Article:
Tata Sons Ltd’s board had serious differences with Cyrus P. Mistry, its ousted chairman, over the fundraising plans of Tata Motors Ltd in 2015, according to the affidavit and annexure filed by Ratan Tata and Cyrus Mistry at the National Company Law Tribunal (NCLT).
The affidavits were filed in response to a suit filed by Cyrus Investments Pvt. Ltd and Sterling Investment Corp. Ltd, the Mistry family investment firms, alleging mismanagement and oppression of minority shareholders at Tata Sons, the group holding company.
In his affidavit, Ratan Tata alleged that Mistry didn’t keep the Tata Sons board informed about the details of the Rs7,500-crore Tata Motors rights issue. Tata Sons, as a principal shareholder and sole underwriter to the issue, was expected to pick up the unsubscribed portion of the sale. He said no directors, including the trusts’ nominated ones, had the opportunity to express their views on the matter.
“This, in my view, conflicted with the letter and spirit of the Articles of Association of Tata Sons which contemplate that all major issues of significance should come before the board of Tata Sons for deliberation so that all directors including the Trusts nominee directors who have an affirmative vote in relation to matters before board can effectively and in a meaningful way exercise their judgment," Tata said in the affidavit. Tata Trusts control two-thirds of Tata Sons.
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This was just one instance of Tata being concerned with the manner in which critical decisions were being taken by the operating companies under Cyrus Mistry’s chairmanship, shows a hand-written personal note sent by Tata to Mistry.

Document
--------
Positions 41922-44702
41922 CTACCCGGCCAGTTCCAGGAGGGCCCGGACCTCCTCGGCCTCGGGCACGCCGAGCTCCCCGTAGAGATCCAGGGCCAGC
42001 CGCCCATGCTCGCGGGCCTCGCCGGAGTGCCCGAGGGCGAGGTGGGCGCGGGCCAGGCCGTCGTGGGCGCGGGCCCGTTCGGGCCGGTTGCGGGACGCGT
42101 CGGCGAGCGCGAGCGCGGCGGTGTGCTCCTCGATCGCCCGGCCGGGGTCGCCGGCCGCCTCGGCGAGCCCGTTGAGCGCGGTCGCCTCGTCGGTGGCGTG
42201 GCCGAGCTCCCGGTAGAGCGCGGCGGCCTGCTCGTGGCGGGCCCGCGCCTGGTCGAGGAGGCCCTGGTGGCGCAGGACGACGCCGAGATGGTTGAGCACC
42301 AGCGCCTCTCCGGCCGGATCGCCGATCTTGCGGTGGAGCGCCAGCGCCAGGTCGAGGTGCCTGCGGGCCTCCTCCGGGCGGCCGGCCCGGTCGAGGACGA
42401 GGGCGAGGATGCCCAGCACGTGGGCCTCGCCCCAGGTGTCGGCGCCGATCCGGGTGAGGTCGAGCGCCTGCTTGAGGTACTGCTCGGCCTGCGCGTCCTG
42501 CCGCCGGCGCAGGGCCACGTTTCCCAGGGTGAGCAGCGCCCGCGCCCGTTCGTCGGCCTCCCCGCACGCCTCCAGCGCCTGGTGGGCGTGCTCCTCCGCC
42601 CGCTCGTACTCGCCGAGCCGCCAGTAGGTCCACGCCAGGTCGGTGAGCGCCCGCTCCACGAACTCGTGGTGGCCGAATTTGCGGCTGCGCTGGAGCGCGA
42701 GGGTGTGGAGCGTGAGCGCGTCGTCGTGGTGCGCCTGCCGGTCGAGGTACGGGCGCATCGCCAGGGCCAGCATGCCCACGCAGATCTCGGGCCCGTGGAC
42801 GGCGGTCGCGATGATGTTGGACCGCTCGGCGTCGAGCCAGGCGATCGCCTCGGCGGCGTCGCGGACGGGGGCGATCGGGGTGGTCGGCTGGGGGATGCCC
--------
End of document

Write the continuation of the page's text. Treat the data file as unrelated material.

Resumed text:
The note was filed as an annexure along with Mistry’s affidavit.
In his affidavit filed on 26 December, Mistry alleged that Ratan Tata and trustee Noshir Soonawala “would regularly go on to allege a breach of articles of association every time he wished to have his way".
Tata’s personal note to Mistry on 30 January 2015 said that “Mistry needs to accept" that in absence of a prospective agreed, long-term business plan for Tata Sons, “it would be difficult for the Trusts to give their consent as a principal shareholder."
Mistry’s response to the note said that he could not have shared further details as it would have violated insider trading norms. The ousted chairman also said that all relevant board papers where the discussions on fund requirements were captured from time to time were delivered to Tata regularly (in his capacity as chairman emeritus).
Moreover, the trust-nominated directors participated in a presentation made by each company on the extent of equity infusion and instruments, Mistry clarified, adding that he had asked C. Ramakrishnan, chief financial officer, and H.K. Sethna, company secretary at Tata Motors, to seek guidance from Soonawala on the equity issue and the type of instrument the company should be using and it was only after getting his views and suggestions that the proposal was taken to board of Tata Motors. Soonawala, in his subsequent response to the Mistry’s letter on 16 February 2015, said the meetings with Tata Motors’ Ramakrishnan and Sethna were brief and no specifics were discussed.
Mistry’s souring relationship with Ratan Tata and Tata Trusts led to the former’s ouster as chairman of Tata Sons on 24 October. Both sides have since then been engaged in a bitter feud. “Going by this account, it seems the acrimony between Tata Sons and Mistry was brewing for sometime. His ouster doesn’t surprise any more," said Shriram Subramanian, managing director and founder at InGovern Research, a proxy advisory firm. A Tata Sons spokesperson said he would not comment on the affidavits. Mistry’s office also declined to comment.